STAR method: What you need to know

There are no sure-fire secrets to answering an interview question. But there is an acronym…

Knowing how to answer competency questions can often be your key to success at an interview. And whilst we can’t provide you with the exact response you’ll be able to use, we can make sure you approach each one the right way. And it’s all about technique.

Never heard of the STAR interview technique? Here’s how you can use it to nail your next interview:

What is the STAR method?

A simple, structured technique to help you answer interview questions.

It stands for Situation, Task, Approach and Results.

When do you need STAR?

Ever been asked a question that starts with ‘Tell me about a time you did X’ by an interviewer? Chances are that you were being asked a competency question.

Competency questions are generally used to find out how candidates would react to certain situations, by asking for real-world examples to back-up their claims.

Candidates can easily be thrown by these types of questions, but don’t let their open-ended nature fool you. There is a formula you can apply to keep your answers on track, and that’s where the STAR technique comes in.

Common interview questions and answers

How to answer competency based interview questions


How do I use the STAR method?

To use the STAR technique effectively, all elements of your answer need to work. Here’s a breakdown of how to approach each letter:

S – Situation

Think of this section as ‘setting the scene’.

Provide the interviewer with a bit of background about the question, and give them some context. Try and be specific, and include names and dates wherever appropriate to help add credibility.


At Company Name Ltd, I was responsible for representing the firm at tradeshows. My second year there, it just so happened that three events we usually attended were scheduled within a month of each other – generally they were spread out over a much longer period of time.

T – Task

Build on the background you’ve given, and outline the task at hand.

Specifically, how did the situation relate to you? And what were the major tasks you needed to undertake to resolve it? Include how important or difficult the situation was to overcome, as well as any constraints you came up against.


It meant a tremendous amount of work was compressed into a really tight window of time. These shows were a huge source of lead generation for the company, so it was essential we attended and presented our products in the best light.

A – Approach

Translation: what did you actually do to resolve the situation?

Outline the steps you took to ensure a successful outcome, without being tempted to take all the credit. The key to effectively incorporating the ‘approach’ part of your answer is to identify what skills the interviewer really wants to see, and reinforce them throughout.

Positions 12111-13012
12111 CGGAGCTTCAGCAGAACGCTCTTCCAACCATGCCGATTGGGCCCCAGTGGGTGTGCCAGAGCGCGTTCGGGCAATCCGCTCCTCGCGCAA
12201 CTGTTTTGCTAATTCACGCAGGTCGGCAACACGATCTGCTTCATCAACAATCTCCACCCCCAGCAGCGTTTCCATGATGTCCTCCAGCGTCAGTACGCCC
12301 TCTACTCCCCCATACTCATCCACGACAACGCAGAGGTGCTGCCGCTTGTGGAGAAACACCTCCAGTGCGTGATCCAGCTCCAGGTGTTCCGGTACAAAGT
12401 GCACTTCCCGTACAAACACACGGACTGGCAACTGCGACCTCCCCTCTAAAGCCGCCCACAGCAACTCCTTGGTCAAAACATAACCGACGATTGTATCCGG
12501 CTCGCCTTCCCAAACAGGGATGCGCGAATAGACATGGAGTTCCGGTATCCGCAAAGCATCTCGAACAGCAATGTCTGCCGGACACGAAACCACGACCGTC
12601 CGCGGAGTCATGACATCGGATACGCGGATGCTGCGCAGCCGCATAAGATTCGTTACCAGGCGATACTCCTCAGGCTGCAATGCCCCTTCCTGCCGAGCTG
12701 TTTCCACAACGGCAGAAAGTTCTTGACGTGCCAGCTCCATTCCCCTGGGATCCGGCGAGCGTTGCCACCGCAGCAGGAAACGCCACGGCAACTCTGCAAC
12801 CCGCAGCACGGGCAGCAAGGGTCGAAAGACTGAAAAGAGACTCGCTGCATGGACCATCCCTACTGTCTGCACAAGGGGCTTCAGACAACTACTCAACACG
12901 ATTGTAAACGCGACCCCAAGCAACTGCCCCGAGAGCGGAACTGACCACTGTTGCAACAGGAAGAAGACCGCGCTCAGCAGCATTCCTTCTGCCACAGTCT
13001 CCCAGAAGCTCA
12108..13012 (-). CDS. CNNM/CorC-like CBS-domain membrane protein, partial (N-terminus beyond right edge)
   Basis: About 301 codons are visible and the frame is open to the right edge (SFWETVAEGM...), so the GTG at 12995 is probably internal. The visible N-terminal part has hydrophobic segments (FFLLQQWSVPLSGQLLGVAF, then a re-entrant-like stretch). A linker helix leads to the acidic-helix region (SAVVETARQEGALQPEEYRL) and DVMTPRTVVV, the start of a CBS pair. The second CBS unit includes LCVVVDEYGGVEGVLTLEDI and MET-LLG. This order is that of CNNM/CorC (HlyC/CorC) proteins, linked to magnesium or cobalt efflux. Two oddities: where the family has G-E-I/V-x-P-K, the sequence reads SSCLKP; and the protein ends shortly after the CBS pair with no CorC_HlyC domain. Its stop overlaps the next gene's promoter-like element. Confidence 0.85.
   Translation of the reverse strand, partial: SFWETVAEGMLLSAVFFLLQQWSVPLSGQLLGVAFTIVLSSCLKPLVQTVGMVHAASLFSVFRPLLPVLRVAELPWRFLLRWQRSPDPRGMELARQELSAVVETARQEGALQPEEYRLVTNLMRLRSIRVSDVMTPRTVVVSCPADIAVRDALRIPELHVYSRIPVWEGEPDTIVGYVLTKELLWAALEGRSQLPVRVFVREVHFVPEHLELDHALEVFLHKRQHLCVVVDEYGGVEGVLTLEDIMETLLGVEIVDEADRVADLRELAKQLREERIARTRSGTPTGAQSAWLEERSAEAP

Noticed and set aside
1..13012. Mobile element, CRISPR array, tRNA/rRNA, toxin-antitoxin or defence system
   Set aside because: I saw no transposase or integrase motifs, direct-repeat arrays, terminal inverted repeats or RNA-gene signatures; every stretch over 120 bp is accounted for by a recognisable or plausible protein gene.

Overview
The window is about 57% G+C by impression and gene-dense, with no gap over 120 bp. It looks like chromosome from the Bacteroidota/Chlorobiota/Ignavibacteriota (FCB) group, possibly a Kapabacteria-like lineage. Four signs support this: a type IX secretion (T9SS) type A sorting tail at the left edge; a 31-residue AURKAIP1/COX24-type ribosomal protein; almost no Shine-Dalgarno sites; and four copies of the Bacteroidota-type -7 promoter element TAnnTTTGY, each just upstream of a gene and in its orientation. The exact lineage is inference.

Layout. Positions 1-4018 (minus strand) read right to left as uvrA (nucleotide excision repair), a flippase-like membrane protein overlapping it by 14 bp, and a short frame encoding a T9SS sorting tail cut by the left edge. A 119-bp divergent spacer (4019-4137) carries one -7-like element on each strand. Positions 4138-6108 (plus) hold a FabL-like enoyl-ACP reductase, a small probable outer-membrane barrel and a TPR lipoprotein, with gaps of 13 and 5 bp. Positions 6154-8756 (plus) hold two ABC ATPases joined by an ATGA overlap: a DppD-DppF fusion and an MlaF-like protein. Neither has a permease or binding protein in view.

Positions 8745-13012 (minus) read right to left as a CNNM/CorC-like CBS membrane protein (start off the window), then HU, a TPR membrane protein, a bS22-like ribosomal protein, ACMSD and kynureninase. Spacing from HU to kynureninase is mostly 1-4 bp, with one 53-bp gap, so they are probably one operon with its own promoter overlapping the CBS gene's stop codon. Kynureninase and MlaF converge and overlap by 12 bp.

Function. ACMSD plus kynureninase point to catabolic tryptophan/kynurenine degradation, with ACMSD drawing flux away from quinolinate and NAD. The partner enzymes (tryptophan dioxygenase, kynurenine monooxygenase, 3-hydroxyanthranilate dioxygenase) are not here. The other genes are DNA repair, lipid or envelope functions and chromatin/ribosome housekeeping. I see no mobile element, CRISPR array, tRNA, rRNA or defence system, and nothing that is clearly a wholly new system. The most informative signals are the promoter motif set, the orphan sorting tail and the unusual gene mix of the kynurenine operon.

I hate to say I can’t take something on at work, but I took a long, hard look at the situation and realized preparing all three up to the standards I’d want was going be impossible, so I sat down and prioritized the events. One, I realized, was much less relevant to us, so I scheduled a meeting with my manager and we agreed to focus on only two events. Once that was settled, I could draw up a detailed to-do list with interim deadlines for each item so that I’d have all the materials I needed to really represent the company well.

R – Result

Finally, it’s time for the pay-off.

What was the outcome of the situation? Remember, everyone loves a happy ending, and recruiters are no different.

Make your happy ending quantifiable, and you’ll really have nailed your answer.


The two events went off without a hitch and I was able to bring several really solid leads back to our sales department. One of them actually resulted in a £100,000 contract, so in the end I was pleased I’d made the call to eliminate one event. 

Star interview method tips

Impressing at a competency-based interview is all about the way you tell your story, so it’s particularly important to prepare for this sort of interview. Put some concrete, quantifiable details down on paper, which could fit a range of situations.

Don’t shy away from including a bit of adversity or failure. It humanises you and helps convince the listener of your sincerity. All jobs involve difficulties. The interview is trying to figure out how you’ll handle them.

A final word of wisdom about the STAR technique: as a structured system, it can help guide your answers and calm your nerves, but don’t follow it too rigidly – you’re not a robot. Make sure your responses flow naturally, from one point to the next.

So keep it natural, conversational and concise, and this acronym will be your new best friend at your next interview.

Need more interview advice?

Not sure which questions will come up? Don’t panic. We can help with that…

Buy James Reed’s new book: Why You? 101 Interview Questions You’ll Never Fear Again and start loving Mondays now.

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